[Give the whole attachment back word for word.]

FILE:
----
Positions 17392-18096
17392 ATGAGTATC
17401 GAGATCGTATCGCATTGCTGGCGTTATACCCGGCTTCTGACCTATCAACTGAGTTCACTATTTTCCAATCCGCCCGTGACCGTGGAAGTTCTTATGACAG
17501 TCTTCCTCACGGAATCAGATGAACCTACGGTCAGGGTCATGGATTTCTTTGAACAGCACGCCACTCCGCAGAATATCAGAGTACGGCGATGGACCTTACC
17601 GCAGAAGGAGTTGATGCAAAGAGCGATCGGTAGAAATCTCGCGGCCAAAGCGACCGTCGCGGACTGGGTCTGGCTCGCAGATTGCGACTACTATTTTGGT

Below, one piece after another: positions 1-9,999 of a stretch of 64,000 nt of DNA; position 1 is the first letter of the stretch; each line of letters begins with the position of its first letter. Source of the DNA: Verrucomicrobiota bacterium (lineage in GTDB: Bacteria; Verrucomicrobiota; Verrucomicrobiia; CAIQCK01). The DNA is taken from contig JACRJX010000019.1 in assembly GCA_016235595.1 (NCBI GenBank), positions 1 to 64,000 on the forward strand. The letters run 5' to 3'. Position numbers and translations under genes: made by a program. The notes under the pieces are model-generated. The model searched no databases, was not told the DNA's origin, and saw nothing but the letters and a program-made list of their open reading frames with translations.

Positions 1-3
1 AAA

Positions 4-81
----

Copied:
Positions 17392-18096
17392 ATGAGTATC
17401 GAGATCGTATCGCATTGCTGGCGTTATACCCGGCTTCTGACCTATCAACTGAGTTCACTATTTTCCAATCCGCCCGTGACCGTGGAAGTTCTTATGACAG
17501 TCTTCCTCACGGAATCAGATGAACCTACGGTCAGGGTCATGGATTTCTTTGAACAGCACGCCACTCCGCAGAATATCAGAGTACGGCGATGGACCTTACC
17601 GCAGAAGGAGTTGATGCAAAGAGCGATCGGTAGAAATCTCGCGGCCAAAGCGACCGTCGCGGACTGGGTCTGGCTCGCAGATTGCGACTACTATTTTGGT

Below, one piece after another: positions 1-9,999 of a stretch of 64,000 nt of DNA; position 1 is the first letter of the stretch; each line of letters begins with the position of its first letter. Source of the DNA: Verrucomicrobiota bacterium (lineage in GTDB: Bacteria; Verrucomicrobiota; Verrucomicrobiia; CAIQCK01). The DNA is taken from contig JACRJX010000019.1 in assembly GCA_016235595.1 (NCBI GenBank), positions 1 to 64,000 on the forward strand. The letters run 5' to 3'. Position numbers and translations under genes: made by a program. The notes under the pieces are model-generated. The model searched no databases, was not told the DNA's origin, and saw nothing but the letters and a program-made list of their open reading frames with translations.

Positions 1-3
1 AAA

Positions 4-81